BRITAIN’s most senior Roman Catholic was last night declared “bigot of the year” by a leading charity, which promotes the rights of lesbian, gay and bisexual people.
Cardinal Keith O’Brien, who has become embroiled in a fierce row with the Scottish Government over its plans to introduce same-sex marriage, was named as the recipient of the contentious prize at the Stonewall Awards in London.
The cardinal was chosen above four other contenders for the title, which the charity said is designed to “highlight extreme examples of bigotry”.
Elsewhere, Ruth Davidson MSP, leader of the Scottish Conservatives, and a supporter of the same-sex marriage legislation at Holyrood, was named politician of the year at the ceremony at the Victoria & Albert museum, beating Nicola Sturgeon, deputy first minister, and Iain Stewart, the Hamilton-born Conservative MP for Milton Keynes South.
But it is the bigotry award which has traditionally attracted attention at the annual prize-giving. Previous winners include Conservative MP Chris Grayling, and journalists Jan Moir and Melanie Phillips.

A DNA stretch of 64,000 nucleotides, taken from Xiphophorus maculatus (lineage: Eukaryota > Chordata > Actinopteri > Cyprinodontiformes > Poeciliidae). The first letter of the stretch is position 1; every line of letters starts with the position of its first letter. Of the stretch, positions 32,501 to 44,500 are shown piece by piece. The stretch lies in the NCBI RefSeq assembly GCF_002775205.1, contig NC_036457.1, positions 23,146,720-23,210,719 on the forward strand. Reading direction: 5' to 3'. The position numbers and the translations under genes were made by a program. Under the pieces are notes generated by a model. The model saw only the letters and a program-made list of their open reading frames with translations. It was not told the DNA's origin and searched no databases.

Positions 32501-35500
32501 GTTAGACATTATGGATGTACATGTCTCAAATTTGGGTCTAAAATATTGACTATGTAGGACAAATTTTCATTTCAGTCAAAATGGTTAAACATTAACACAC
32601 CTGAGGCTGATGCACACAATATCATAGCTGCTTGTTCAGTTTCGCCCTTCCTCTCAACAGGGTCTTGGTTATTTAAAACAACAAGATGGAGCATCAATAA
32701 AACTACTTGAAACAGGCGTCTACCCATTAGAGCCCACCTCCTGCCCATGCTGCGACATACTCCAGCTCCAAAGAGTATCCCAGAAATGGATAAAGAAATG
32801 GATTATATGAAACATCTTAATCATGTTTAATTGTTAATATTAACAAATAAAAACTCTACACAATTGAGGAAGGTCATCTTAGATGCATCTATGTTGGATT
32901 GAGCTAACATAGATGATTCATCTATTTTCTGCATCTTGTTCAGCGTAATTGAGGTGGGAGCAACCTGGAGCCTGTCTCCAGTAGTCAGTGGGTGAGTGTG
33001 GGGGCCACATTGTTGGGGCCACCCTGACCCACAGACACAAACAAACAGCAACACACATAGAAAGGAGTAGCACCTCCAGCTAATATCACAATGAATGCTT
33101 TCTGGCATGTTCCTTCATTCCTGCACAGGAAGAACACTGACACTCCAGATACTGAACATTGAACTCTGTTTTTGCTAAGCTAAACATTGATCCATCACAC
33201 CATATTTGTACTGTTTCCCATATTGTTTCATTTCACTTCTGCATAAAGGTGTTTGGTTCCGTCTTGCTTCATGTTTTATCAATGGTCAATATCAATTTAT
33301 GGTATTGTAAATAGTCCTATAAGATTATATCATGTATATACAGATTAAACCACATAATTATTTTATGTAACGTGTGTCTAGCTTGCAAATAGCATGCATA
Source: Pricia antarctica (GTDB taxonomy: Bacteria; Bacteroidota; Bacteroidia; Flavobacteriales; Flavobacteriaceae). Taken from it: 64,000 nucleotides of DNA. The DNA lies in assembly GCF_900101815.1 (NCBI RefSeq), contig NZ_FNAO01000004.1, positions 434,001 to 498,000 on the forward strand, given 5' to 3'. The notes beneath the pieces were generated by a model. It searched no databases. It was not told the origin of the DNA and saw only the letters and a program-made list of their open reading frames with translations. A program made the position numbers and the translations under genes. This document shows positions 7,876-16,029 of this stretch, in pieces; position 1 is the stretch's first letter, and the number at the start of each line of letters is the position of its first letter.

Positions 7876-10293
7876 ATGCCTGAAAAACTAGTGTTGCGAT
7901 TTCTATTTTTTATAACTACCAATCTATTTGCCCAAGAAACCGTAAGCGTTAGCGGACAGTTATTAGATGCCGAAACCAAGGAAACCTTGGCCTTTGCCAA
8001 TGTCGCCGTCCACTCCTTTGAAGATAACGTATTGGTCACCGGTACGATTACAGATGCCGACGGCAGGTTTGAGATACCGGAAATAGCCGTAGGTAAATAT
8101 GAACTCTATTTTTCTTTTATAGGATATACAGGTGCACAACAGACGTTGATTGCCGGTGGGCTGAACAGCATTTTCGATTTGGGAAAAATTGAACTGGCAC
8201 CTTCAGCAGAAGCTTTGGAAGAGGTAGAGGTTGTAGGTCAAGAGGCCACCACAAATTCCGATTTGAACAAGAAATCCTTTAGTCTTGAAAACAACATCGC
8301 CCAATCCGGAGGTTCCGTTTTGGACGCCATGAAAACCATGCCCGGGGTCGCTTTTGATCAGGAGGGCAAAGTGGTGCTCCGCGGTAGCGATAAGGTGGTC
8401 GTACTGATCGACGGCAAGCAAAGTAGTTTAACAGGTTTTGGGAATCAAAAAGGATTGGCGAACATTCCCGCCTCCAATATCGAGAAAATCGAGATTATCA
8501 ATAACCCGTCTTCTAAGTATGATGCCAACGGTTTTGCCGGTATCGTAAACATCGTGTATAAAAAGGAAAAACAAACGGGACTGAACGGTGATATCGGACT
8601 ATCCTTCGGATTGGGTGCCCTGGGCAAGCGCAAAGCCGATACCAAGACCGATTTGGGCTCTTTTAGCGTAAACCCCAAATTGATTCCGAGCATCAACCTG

Cardinal O’Brien has been an outspoken critic of the legislative plans, condemning gay marriage as an “aberration” and likening it to slavery and abortion.
He said countries which legalise same-sex marriage are “shaming themselves” by going against the “natural law”, and should not consider their actions “progress”.
He added that such unions were the “thin end of the wedge” and would lead to the “further degeneration of society into immorality”.
In response to Stonewall awarding their title of “Bigot of the year” to Cardinal O’Brien, a spokesperson for the Catholic Church said the announcement “reveals the depth of their intolerance and willingness to attack and demean those who don’t share their views.”
The statement also called into question Government funding of the organisation.
It said: “Numerous public bodies give sizeable financial donations to Stonewall including the Scottish Government, these intolerant and intimidatory tactics should mean that this funding is now questioned and examined as a matter of urgency.”